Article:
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FDA unveils new biosimilars guidance

Will clarify route to market for copies of biological drugs
FDA headquarters White Oak

The regulatory path for biosimilar drugs in the US has started to crystallise with the publication of draft guidance by the FDA on clinical pharmacology requirements.

This is the first guidance to come out of the agency since it laid down basic principles for biosimilars via three documents published in February 2012.

The US has been lagging behind other areas of the world, including Europe and Canada, in its efforts to develop a regulatory pathway for biosimilar copies of biologic drugs that are no longer covered by patent protection.

While a route to market has existed in principle in the US since March 2010, the regulatory requirements have been too vague to encourage developers to take the risk and expense of developing these drugs for the US market.

Now, the FDA has spelled out how it believes clinical pharmacology data should be deployed to show similarity to a reference product, in terms of the pharmacokinetic (PK) and pharmacodynamic (PD) data required.

The draft covers study design and population, dose selection and statistical comparisons, among other things, and is open for comment for 90 days. It is intended to be one of a series that will be used to help developers bring biosimilars of high-priced brand-name biologic drugs to market.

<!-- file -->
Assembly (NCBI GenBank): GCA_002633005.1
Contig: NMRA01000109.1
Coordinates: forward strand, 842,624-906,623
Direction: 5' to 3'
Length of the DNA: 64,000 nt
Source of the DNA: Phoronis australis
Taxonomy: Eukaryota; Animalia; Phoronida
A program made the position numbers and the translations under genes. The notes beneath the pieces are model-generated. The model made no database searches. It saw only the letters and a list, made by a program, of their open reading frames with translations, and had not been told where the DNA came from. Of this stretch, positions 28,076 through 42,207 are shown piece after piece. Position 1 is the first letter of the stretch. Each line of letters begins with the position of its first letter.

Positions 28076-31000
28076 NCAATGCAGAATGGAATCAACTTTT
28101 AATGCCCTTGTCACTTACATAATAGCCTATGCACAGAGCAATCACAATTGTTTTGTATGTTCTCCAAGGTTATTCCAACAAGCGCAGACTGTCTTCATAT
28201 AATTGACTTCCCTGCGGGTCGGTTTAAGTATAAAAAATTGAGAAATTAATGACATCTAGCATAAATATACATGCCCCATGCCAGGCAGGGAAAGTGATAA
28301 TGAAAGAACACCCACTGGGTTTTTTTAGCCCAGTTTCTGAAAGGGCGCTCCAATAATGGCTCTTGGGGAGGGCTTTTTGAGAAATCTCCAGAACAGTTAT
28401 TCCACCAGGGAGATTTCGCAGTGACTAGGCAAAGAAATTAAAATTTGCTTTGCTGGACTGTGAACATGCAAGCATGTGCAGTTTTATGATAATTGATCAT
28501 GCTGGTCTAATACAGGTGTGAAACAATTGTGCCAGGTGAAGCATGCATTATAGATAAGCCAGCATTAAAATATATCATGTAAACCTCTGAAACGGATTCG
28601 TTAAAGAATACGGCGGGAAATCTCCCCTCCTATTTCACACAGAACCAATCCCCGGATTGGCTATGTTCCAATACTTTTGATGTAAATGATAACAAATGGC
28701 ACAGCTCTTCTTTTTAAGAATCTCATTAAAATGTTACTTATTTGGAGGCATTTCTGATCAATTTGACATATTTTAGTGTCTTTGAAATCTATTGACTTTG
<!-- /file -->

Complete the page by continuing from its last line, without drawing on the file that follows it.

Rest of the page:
The complex nature of biologics means that unlike small-molecule drugs it is practically impossible to duplicate a drug entirely, as even a single manufacturer's product can exhibit variations between production runs, for example in the pattern of side chains on a protein-based drug.

According to the FDA's definition, a biosimilar product has no clinically meaningful differences with the reference drug in terms of "safety, purity, and potency", but can have minor differences in clinically-inactive components.

"Clinical pharmacology studies … are part of a stepwise process for demonstrating biosimilarity between a proposed biosimilar product and the reference product," notes the guidance document.

The studies "add to the totality of the evidence to support an overall demonstration of biosimilarity …. through the demonstration of no clinically meaningful differences," it goes on, adding that they may also be used to support the design of other studies that may be required to secure a biosimilar's approval.

Europe has the longest history of allowing biosimilars onto the market, with more than a dozen protein-based biosimilars and the first two monoclonal antibodies already approved for sale. With regulations now being elucidated in the US and elsewhere, Frost & Sullivan recently predicted that the biosimilar market will grow exponentially from just $1.2bn last year to $23bn in 2019.

16th May 2014

From: Sales, Regulatory



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